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Case Rep Neurol Med


Demyelinating Neurological Adverse Events following the Use of Anti-TNF- Agents: A Double-Edged Sword.


Gharib MH, AlKahlout M A, Garcia Canibano B, Theophiel Deleu D, Malallah AlEssa H, Al Emadi S
Case Rep Neurol Med. 2022; 2022:3784938.
PMID: 35296124.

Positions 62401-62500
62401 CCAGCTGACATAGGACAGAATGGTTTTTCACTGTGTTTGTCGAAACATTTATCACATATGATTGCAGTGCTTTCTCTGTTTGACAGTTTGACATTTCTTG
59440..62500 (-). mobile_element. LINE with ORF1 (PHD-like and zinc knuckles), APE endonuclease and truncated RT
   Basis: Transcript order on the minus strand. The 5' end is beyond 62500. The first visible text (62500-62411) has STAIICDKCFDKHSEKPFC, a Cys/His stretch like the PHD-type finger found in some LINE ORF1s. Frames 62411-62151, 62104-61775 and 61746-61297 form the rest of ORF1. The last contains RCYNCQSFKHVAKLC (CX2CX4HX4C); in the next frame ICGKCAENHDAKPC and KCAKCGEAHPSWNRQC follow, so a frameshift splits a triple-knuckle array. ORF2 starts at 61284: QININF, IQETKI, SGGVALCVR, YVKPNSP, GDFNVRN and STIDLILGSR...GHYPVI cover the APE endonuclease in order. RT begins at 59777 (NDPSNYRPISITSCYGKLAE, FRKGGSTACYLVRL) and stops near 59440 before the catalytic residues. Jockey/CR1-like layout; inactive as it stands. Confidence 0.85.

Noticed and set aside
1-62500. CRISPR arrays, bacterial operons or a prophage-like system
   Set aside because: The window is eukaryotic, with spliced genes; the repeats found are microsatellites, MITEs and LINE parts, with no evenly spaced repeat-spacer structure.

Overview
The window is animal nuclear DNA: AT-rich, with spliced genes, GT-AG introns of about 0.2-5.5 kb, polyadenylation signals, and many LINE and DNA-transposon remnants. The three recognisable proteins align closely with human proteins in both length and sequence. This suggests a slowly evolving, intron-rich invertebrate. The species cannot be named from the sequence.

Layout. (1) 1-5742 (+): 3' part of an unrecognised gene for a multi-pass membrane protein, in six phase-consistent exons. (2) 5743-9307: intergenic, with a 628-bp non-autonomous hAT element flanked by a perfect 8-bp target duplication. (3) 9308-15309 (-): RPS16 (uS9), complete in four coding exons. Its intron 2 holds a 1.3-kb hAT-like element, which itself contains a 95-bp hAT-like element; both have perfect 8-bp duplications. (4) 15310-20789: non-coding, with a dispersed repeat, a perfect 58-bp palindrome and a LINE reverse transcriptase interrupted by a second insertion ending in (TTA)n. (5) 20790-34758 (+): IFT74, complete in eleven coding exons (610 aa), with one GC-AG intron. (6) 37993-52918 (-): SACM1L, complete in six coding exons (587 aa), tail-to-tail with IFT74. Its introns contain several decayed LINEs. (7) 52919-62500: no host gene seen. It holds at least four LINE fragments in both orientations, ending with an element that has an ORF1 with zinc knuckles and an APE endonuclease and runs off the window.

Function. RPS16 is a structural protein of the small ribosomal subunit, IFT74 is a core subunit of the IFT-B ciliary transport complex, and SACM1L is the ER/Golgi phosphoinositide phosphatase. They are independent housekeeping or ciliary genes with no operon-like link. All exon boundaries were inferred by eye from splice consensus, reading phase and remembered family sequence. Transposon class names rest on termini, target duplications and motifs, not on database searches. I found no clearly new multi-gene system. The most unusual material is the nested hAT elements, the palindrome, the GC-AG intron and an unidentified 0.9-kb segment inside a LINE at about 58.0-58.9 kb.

Tumor necrosis factor antagonists (anti-TNF-) are an established therapeutic option for several autoimmune and inflammatory bowel diseases. Despite their clinical effectiveness, neurological adverse events have been reported, and literature data suggest a potential role of anti-TNF- in the induction of demyelination. . In this series, we present three cases of demyelination after the use of anti-TNF- agents. The first case involved a 21-year-old man with HLA-B27 negative peripheral spondylarthritis who had been taking adalimumab for 2 years. He developed headache, urinary incontinence, and bilateral lower extremity numbness that progressed to the middle of the trunk for 2 days. Magnetic resonance imaging (MRI) showed multiple hyperintense enhancement lesions in the left paramedian anterior pons consistent with multiple sclerosis (MS). The second case included a 17-year-old woman who was on 2 years of adalimumab treatment for juvenile idiopathic arthritis and chronic anterior uveitis and developed new-onset dizziness and tremors. The clinical examination showed signs of cerebellar dysfunction. MRI findings were consistent with multiple sclerosis. The third case was a 34-year-old male who was on 5 years of infliximab treatment for ankylosing spondylitis when he developed left hand numbness and weakness. Cerebrospinal fluid (CSF) analysis and MRI findings were consistent with demyelination. Discontinuation of tumor necrosis factor antagonists (anti-TNF-) resulted in resolution of the symptoms with no recurrence in the first case, but there was evidence of recurrence in the other 2 cases, where one was managed with rituximab and the second one improved with pulse steroid therapy.